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Bigfoot 200 Part 2: The Storm



Reflecting on the race holding my Bigfoot mug, drinking real coffee for one more day (it's back to decaf after this to prep for Tahoe), it's still challenging for me to process last weekend. It feels like a big chalky vitamin to swallow, break down, and absorb.


Windy Ridge to Johnston Observatory (Mile 39.9, 1,567' gain - 1,478' loss)


It is amazing in a 200 mile race how quickly you find your leapfrog pace. I quickly found James, Ashley, Catra, Mauricio, more. On my way out of Windy Ridge, I caught up to Rob Steger, a friend and author who I'd edited for, and he slowed his pace to share a few miles with me.

We were nearly a quarter of the race in, but I didn't know and I did not need to know. I only had the time of day and elevation on my watch face. I made a chart of all the times I should enter and leave aid stations. I knew I had at least two days and three nights left on the course and I did not want to agonize over individual miles. Patience is as important as calories in endurance events. I tried to keep aid station stops within a ten minute window, at least in the beginning.


I've learned the hard way to care for every inch of my body during an ultra. I learned from Moab to care for my feet above all else. I eventually learned at Bigfoot to take care of my mind.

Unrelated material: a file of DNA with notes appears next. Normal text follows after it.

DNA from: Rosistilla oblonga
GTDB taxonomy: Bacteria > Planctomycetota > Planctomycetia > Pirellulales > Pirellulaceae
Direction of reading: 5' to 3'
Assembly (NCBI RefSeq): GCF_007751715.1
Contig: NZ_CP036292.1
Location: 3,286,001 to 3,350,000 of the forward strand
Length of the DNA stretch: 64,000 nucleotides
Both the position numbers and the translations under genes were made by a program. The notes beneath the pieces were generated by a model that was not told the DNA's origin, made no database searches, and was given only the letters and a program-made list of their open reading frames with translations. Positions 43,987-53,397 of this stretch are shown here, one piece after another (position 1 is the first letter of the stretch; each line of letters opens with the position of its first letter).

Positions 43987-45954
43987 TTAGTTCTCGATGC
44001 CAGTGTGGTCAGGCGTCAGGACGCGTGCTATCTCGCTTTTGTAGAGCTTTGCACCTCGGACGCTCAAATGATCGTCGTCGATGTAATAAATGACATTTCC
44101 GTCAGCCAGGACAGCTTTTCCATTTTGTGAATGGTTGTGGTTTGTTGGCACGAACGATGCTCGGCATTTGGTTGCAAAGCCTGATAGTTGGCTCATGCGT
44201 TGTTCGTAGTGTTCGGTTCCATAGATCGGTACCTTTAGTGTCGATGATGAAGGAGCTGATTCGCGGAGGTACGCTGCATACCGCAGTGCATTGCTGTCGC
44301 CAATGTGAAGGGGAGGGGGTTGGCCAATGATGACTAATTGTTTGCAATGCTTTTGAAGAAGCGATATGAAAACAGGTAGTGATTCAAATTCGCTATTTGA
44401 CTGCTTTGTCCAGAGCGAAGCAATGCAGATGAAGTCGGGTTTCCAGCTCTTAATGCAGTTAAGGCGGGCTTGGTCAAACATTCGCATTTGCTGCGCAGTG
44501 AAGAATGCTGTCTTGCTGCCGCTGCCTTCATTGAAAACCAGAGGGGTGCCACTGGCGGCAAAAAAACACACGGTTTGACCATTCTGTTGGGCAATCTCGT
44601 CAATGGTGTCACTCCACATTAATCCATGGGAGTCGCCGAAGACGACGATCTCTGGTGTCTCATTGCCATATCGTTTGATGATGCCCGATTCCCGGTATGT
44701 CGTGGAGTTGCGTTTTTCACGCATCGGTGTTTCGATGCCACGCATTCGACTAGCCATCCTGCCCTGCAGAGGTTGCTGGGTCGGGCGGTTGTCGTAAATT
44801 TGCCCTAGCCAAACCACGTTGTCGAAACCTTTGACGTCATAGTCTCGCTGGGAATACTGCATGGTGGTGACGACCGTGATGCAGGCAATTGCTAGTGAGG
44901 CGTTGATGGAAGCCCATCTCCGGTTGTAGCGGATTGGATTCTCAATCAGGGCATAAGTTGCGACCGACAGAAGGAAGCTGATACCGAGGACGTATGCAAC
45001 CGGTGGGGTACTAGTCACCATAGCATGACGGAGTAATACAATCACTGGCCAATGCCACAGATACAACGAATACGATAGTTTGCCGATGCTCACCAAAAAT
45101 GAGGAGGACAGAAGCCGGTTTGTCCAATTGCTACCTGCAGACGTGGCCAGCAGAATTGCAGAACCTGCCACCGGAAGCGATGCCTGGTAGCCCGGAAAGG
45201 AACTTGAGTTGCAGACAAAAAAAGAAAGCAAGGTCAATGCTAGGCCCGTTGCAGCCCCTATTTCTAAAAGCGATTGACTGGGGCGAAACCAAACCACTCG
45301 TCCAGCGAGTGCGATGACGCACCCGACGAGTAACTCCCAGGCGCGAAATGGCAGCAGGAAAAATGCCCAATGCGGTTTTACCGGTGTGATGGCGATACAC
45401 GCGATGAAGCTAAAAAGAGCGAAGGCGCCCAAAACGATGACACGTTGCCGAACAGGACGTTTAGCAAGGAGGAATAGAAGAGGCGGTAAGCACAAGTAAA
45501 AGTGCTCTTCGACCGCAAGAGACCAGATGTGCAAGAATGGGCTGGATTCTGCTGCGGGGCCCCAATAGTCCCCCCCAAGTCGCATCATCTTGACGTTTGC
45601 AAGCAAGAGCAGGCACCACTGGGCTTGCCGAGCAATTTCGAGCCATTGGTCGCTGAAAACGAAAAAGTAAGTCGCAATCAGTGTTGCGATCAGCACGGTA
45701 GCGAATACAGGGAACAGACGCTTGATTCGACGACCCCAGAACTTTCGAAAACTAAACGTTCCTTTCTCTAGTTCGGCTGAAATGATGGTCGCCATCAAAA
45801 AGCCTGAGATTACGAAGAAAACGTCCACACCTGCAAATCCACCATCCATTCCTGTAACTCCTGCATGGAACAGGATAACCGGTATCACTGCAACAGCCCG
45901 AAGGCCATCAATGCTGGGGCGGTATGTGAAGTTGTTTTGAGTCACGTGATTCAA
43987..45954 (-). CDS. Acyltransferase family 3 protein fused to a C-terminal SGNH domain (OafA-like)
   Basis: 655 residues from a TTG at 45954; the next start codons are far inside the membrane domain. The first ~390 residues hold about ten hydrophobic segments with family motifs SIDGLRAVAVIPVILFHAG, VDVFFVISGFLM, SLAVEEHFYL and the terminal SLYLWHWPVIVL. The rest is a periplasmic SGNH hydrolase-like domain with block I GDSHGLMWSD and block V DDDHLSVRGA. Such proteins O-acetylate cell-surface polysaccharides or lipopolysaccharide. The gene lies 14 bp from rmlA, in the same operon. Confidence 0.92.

We headed out into dry riverbeds and wound in and out of the shadow of Mount St. Helens. Clouds gathered low in the distance, but August is the dry season in southern Washington. There is something about sharing miles with someone and sweating together, even in the best conditions, that lessens the gravity of them. There is something sweet, too, about sharing the beauty and the berries of a course with those around you. I've heard other runners experience this phenomenon: realizing you are standing at the exact coordinates on the globe that you are supposed to.

Salmonberries, Blueberries, Raspberries, Blackberries, Huckleberries

Johnson Observatory to Coldwater Lake (Mile 46.5, 412' gain - 2,099' loss)


"Rob," I looked up, "We made it to Scotland." We were descending into a white cloud so thick that it blotted out the horizon. "And I think it's raining ahead," I said. A chilly wind kicked up as we ran a long decline weaving toward the tree line. Soon little droplets hung in the air and I felt the dampness soaking my skin. "Should we stop and put on raincoats?" I asked, not wanting to become wet and cold. Rob lifted his head to the sky and said, "No, we need to get down. Now." We were still on an exposed mountainside. The storm was coming.

Even though the sun had not yet set, the air was thick and I switched on my lights as soon as the trail wound back through the trees. Lightning erupted around us. Raindrops started pelting our skin as we picked up our pace. Thunder crashed down in all directions. I quickly changed into a dry base layer and snuck into the aid station tent just as the sky cracked open and started dumping rain heavily.


Coldwater Lake to Norway Pass (Mile 65.2, 5,105' gain - 3,909' loss)